Sales and delivery of insurance in B2B2C

Sales and delivery are two integral components of insurance products. But what exactly does that mean for B2B2C business in the insurance industry? 

In classic direct sales, the usual process works as follows: After a consultation with the agent (e.g. on real estate insurance), the office worker submits an application for the insurance company to issue the policy, which the agent then sends to the customer. A clear process that works quickly and easily in most segments today - whether on paper or digitally (topics such as industry left out). 

This applies to every business model, be it directly targeting the end customer (B2C) or to other companies (B2B).  

When it comes to B2B2C businesses in the insurance industry, the dynamics become more interesting. B2B2C refers to the sale of insurance products from one insurance company to a second company, which then sells the product to end customers. In this context, end customers have minimal direct contact with the insurance company outside of claims. 

This is usually white-label insurance. With white label insurance, an insurance product is developed by one insurance company for another company. The partner company or the insurance intermediary or broker then sells this product under its name (or brand ). These white-label products are not sold under the actual insurer's brand that assumes the risk. Instead, white-label insurance is integrated into the partner company's existing user journey, delivering cost-effective and personalized insurance products to customers exactly when and where they need them.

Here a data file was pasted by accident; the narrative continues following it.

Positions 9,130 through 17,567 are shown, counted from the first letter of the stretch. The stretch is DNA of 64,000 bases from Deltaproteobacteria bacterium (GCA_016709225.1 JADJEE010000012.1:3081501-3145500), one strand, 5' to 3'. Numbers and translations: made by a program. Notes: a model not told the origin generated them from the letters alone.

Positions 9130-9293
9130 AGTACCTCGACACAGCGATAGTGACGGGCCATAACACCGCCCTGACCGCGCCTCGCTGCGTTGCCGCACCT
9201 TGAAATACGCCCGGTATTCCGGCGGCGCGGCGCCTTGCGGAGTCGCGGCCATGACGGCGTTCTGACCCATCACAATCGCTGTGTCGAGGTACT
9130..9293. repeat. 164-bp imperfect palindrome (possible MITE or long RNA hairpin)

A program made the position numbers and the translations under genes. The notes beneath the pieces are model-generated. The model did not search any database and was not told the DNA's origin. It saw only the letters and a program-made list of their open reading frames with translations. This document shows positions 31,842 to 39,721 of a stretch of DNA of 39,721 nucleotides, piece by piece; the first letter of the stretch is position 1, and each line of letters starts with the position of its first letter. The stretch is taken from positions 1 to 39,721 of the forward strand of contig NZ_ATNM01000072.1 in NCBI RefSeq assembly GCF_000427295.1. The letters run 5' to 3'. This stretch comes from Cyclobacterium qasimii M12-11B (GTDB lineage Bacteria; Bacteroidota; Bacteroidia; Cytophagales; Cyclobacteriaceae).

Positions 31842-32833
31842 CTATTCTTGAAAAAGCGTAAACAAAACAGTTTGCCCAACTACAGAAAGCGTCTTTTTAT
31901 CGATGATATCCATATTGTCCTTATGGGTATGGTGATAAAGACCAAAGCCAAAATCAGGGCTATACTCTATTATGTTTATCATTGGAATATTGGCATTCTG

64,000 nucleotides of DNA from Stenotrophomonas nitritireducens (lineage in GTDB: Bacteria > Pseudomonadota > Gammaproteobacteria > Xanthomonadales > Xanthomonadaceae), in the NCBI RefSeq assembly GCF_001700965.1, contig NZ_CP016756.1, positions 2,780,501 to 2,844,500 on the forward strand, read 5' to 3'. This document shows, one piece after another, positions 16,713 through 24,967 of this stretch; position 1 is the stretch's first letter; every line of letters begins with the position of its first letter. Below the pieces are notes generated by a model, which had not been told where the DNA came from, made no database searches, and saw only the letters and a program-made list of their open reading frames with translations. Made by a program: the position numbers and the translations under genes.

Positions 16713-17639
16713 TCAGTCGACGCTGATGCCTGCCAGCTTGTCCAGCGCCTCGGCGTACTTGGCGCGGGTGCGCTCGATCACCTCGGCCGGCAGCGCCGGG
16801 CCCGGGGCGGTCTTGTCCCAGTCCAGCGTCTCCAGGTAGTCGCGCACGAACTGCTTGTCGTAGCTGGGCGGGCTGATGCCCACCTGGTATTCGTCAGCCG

Embedded insurance is the integration of insurance benefits into products or services that go beyond the actual insurance purpose. For example, embedded lease return insurance protects lessees from the costs of damage during the return transport of a leased vehicle, minimizing risk for the lessee and increasing certainty for the lessor. Another example is integrated accident insurance for car sharing or carpooling, automatically insuring passengers in the event of an accident. 

Overall, embedded insurance enables companies to offer their customers additional security and protection, while at the same time minimizing their own risks and expanding their offering. 

The challenge for insurance companies in B2B2C sales is understanding the context and interests of their sales partners, such as underwriting agents. To ensure a successful partnership, insurance companies must answer several questions: 

  • What is the interest of the business partner?
  • What is the end customer interest ?
  • What are the technical and insurance conditions that need to be taken into account?

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Balancing all three points, the first task of insurance sales is to validate whether working together would bring benefits to all parties involved.

Then it must be calculated which joint (insurance) solution can be developed with what effort and dependencies. This process begins with sales, which inquires about and validates the general conditions and requirements of the partner. This includes (but is not limited to):